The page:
The cult was a great leveller. For any of you that have worked in larger corporates, you’ll know about the great divide between the BIG people at the top, and the tiny people at the bottom. The divide was very apparent in a law firm – no matter how egalitarian the culture. The basic rule was that the partners owned the joint and you did whatever they said, or else.That great status divide somehow didn’t apply to the Cult – you could talk about your ‘reps, your body fat or what protein shake you were drinking, without feeling that you sounded like an idiot. It provided a common language for everyone at the firm – and also a major talking point. In office environments where people can sometimes have radically differing interests (I was ‘chasing the ladies’, while our secretary was having a baby), having common ground was absolutely vital. You didn’t have to go to the gym to be part of the cult either – everyone else knew about it and could join in on the banter. Fonzie’s occasional pronouncements were a constant source of entertainment.Before Jones Young I’d avoided gyms: honestly, I felt a little intimidated by all the pretty, fit people who lifted 5x the weight my scrawny frame could handle. The Cult took that away: going to the gym wasn’t so much about competition with other people: it was understood that everyone’s outcomes and improvement would reflect their personal starting point. The Cult was about personal progress: you measured your performance against your own development, rather than that of others.Another benefit was that individual progress was so easy to measure. If you were a beginner: each week you were guaranteed to measurably improve – by lifting a little more weight, or doing a few more repetitions. You couldn’t help but feel a sense of achievement every time you left the gym (except for post hangover days...).More broadly important was the health benefit to the staff: weight training, cardio training, walking, running, cycling, handstands: whatever your flavour – physical activity is good for you. Open a health magazine and you’ll see any number of studies attesting to the benefits of regular exercise and nutrition. The Cult set me up with healthy habits and a skillset that keeps delivering benefits eight years later.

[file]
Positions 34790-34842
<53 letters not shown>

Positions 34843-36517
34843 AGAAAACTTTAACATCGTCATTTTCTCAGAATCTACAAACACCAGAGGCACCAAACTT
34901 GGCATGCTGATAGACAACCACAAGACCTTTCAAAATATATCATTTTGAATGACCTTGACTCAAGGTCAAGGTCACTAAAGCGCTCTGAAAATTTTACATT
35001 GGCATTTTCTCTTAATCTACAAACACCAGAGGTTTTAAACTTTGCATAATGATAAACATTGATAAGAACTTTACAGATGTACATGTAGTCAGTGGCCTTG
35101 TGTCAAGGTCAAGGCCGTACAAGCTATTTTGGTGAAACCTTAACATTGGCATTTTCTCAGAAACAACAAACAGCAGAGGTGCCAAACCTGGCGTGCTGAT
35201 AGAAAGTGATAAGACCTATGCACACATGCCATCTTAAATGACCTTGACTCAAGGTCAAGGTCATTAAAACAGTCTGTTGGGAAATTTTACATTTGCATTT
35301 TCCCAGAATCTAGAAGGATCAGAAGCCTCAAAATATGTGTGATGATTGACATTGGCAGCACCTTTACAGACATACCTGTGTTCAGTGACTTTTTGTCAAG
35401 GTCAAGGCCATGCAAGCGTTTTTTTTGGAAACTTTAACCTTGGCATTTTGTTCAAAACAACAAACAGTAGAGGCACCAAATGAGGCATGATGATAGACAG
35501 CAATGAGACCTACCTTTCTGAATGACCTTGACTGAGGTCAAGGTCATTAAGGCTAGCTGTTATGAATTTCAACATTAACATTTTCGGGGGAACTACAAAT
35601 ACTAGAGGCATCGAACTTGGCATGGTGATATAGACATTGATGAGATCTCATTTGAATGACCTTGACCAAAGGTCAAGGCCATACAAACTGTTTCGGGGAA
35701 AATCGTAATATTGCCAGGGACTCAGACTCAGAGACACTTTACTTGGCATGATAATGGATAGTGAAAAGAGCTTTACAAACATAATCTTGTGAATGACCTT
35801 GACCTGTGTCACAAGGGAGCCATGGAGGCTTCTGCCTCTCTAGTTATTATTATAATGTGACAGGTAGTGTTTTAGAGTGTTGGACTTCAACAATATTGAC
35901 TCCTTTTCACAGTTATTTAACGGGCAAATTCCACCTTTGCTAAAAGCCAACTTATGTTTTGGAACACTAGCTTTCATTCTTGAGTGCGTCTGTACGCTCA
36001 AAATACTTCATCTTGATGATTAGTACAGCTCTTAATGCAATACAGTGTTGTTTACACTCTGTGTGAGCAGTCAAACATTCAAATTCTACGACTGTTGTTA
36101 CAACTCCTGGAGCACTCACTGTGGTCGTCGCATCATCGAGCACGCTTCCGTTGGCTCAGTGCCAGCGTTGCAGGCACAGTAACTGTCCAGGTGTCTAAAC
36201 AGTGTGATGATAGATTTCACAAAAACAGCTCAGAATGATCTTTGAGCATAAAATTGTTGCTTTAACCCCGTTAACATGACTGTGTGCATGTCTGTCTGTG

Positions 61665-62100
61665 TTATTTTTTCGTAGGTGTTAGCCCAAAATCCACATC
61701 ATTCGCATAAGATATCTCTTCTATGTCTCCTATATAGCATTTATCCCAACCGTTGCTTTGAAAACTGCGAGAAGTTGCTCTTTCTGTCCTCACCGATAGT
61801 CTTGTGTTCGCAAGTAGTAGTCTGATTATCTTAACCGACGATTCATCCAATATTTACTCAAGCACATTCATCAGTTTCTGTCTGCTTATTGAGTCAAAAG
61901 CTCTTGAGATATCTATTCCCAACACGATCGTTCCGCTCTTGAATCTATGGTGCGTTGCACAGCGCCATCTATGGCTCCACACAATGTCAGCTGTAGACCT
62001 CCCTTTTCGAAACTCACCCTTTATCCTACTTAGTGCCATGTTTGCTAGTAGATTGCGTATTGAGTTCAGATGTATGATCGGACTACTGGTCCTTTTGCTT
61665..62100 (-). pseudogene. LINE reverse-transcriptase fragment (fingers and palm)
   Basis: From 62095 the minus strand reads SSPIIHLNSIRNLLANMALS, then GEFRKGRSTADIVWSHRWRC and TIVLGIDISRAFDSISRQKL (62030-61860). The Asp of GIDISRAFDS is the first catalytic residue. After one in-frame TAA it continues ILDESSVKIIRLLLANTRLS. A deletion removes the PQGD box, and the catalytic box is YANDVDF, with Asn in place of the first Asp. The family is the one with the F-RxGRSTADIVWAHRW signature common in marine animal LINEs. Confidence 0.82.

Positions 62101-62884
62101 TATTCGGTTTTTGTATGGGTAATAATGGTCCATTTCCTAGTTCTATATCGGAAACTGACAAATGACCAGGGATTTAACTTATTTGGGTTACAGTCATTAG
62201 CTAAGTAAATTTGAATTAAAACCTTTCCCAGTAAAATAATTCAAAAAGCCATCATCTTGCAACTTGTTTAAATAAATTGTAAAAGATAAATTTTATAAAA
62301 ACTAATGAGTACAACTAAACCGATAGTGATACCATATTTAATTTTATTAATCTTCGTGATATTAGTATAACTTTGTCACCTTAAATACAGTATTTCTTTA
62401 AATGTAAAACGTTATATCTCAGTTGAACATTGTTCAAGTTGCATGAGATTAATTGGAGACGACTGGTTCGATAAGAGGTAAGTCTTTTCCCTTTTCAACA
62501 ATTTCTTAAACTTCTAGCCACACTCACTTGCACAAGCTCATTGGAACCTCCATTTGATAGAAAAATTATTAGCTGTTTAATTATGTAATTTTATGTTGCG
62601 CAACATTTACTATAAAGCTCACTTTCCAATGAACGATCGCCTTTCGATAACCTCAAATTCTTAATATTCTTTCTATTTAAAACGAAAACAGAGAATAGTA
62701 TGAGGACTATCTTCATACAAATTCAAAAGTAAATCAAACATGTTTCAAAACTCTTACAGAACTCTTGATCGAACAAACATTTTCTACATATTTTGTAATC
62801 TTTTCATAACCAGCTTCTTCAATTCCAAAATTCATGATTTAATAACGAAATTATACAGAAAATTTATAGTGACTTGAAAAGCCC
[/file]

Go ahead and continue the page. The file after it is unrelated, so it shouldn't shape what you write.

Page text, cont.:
Too much warm and fuzzy – show me the money!

All the feel good factors aside, there’s one major reason for encouraging the Cult to develop in your business: people who exercise regularly and eat well are more healthy and happy. Healthy, happy people are more dollar-productive, more creative at work and have less sick days.Lets do some numbers:

  • We have fifteen staff at Rex.
  • Lets assume:
  • We can make each staff member produce one hour of extra productivity each week because they’re healthier and happier / giddy with endorphins etc.
  • They’re also sick 1 less day per year
  • Each staff member costs $60,000 per year on average (roughly $33 an hour)
  • One extra hour each week x 15 people x $33 per hour =
  • $500 per week of extra productivity:
  • $2,000 per month
  • $24,000 per year
  • One less sick day (8 hours x $33) x 15 people = $4,000 per year.

THEREFORE: Our corporate health program costs $6,000 per year. On that investment we get a return of $28,000 in improved productivity.Even if you ignore all the other benefits: healthy workplaces make financial sense.If you do nothing else this year, think about investing in a corporate health program. If you think you can’t afford one, get yourself healthy: set an example for your staff or your colleagues.